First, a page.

The second panel I am covering here at our final day of the Securities Regulation Institute is entitled Dealing with Whistleblowers and Investigations. The speakers on this panel are Practice Center Contributor and Davis Polk Partner Linda Chatman Thomsen, Cleary Gottlieb’s David Becker, Sean McKessy of the SEC, Shearman & Sterling’s Robert Mundheim and Cheryl Scarboro of Simpson Thacher. Highlights from this panel include:
Update from Sean McKessy -Chief, SEC Office of the Whistleblower:
- Office has grown to a staff of 15, including 11 lawyers.
- They are working on their annual report to Congress which will be provided next Thursday (11/15).
- In their first year, they received 2870 tips which run the gamut of securities law violations.
- Who are the whistleblowers? Lawyers, compliance officers, current and former employees, spouses and ex-spouses, officers, market observers.
- The office made the first payment this year of $50k to a person who brought in information on a new line of inquiry. They brought in documents and information on individuals to charge. McKessy says they must maintain the confidentiality of whistleblowers so haven’t released any further information on it.
- Whistleblower tips aren’t necessarily looked at any harder than intelligence provided outside the program.
Ethical Issues for Lawyers:
- There are ethical issues for SEC lawyers who are dealing with whistleblowers in that the whistleblower can be represented by counsel for the company they work for.
- SEC rule 21F says the SEC lawyer can return the call but they must also consider the rules of whatever state they are licensed in.
- Becker says the risk falls completely on the individual lawyer and not the Commission. McKessy thinks it would be helpful to have a coordinated approach to this rather than the current ad hoc basis.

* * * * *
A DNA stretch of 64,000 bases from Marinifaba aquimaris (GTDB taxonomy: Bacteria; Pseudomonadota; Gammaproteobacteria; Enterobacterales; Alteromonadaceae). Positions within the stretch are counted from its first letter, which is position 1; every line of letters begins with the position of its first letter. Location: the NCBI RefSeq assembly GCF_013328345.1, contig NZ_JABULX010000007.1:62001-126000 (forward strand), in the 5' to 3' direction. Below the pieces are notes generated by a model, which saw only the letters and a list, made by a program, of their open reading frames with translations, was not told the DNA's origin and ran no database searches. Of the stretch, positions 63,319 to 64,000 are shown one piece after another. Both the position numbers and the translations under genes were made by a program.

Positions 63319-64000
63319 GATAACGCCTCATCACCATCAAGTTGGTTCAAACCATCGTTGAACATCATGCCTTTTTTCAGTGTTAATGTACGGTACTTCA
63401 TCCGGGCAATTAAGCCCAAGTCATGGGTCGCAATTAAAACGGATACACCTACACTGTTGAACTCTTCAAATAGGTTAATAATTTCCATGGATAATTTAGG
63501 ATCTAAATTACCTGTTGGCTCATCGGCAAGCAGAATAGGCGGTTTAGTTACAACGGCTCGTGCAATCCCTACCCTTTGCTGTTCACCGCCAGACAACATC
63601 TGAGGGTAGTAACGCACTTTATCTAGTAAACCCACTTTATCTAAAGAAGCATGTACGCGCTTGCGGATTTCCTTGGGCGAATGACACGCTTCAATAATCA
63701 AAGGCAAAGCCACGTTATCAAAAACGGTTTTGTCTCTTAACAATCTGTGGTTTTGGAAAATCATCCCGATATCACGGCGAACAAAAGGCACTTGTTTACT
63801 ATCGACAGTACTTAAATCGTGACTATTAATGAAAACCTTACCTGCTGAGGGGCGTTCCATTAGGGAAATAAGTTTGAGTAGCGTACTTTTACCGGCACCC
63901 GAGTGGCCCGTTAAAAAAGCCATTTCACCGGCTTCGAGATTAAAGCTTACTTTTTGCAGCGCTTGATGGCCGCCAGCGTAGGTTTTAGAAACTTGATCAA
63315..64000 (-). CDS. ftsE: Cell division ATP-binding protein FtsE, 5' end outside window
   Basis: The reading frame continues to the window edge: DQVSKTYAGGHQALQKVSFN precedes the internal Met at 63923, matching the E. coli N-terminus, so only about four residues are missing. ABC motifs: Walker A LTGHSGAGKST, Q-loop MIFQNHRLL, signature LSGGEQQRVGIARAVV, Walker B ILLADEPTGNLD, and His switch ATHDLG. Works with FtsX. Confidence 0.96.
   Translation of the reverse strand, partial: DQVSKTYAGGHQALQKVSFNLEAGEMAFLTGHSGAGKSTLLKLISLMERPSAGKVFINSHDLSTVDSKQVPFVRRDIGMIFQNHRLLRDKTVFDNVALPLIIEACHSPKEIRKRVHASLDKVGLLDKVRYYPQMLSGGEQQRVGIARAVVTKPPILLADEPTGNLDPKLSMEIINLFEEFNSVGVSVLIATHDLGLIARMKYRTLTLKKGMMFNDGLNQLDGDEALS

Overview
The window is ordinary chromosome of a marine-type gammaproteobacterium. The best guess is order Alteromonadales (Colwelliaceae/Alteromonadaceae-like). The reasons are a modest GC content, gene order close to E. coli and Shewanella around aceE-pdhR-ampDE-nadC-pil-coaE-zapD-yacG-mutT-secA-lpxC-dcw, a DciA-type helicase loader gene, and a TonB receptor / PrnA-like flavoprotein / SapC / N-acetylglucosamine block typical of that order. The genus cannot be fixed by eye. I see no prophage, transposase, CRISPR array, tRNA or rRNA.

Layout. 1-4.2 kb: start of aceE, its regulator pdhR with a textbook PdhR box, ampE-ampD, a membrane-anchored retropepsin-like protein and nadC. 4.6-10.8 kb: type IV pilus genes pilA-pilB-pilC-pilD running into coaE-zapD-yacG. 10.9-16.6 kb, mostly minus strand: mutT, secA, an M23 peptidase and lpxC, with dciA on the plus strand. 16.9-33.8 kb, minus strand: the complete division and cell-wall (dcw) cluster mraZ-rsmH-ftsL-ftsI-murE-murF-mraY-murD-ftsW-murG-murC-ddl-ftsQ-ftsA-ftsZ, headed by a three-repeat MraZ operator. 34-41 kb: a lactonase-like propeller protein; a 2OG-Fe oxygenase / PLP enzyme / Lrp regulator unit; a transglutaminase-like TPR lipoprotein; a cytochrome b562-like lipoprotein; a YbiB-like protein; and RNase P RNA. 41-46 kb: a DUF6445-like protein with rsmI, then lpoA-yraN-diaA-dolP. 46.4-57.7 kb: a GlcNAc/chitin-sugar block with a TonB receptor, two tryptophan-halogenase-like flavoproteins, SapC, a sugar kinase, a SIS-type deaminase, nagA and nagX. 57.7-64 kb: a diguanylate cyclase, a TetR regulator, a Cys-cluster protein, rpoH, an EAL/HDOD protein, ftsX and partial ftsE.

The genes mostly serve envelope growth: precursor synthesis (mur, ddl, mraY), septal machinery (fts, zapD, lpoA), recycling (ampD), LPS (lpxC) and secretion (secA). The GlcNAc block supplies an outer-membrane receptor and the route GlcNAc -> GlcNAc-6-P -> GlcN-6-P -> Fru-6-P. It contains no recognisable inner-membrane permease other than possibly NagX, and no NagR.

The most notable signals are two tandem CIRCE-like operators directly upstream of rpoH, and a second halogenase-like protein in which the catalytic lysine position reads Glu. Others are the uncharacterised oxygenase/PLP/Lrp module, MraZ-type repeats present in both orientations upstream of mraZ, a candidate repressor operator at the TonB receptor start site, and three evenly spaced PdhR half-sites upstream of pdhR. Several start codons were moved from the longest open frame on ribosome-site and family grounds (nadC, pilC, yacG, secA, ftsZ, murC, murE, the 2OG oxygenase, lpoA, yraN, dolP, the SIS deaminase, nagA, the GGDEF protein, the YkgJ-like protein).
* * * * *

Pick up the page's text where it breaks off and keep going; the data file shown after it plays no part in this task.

- Lawyer as whistleblower: It seems counter intuitive that lawyers would be allowed to be whistleblowers at all. McKessy says the rules generally exclude lawyers from the program with certain exceptions. Ethical rules that allow lawyers to break attorney-client privilege predate the whistleblower rules. If an attorney has an ethical obligation to break privilege, they can be a whistleblower. McKessy thinks these are exceedingly rare instances but just the type of instance that would probably provide invaluable information to the SEC.
- McKessy notes that they have only had a few tips from lawyers (all in-house) and it is extremely challenging for SEC lawyers to deal with tips from lawyers.
- Becker says companies should not try to discourage anyone, including a lawyer, from going to the Commission. However, he thinks it is within the company’s rights to ask if someone is planning on going to the Commission and no longer providing them with confidential information.
- In terms of outside counsel, Mundheim and other panelists recommend that a lawyer consult with a relevant law firm committee for guidance on what to do when they feel they have uncovered wrongdoing. Becker says the first rule in ethical issues is always to consult. You need the judgment of other people, especially when there are law firm interests at stake.
- Whistleblowing programs are here to stay.
- Dodd-Frank whistleblowing is still in its formative years.
- Over the next two years, expect to see cases where whistleblowers will have played a role.
- Anti-retaliation provisions are significant.
- Lawyers and other professionals can be whistleblowers and can be eligible for bounties.
- There are significant, and not resolved, ethical issues for lawyers.
- Ethics issues will be governed by state ethics rules, which vary.
- For government lawyers, there are ethical issues relating to invasion of privileges and protections as well as contacts with represented parties.
- For whistleblowing lawyers there are issues relating to client confidences.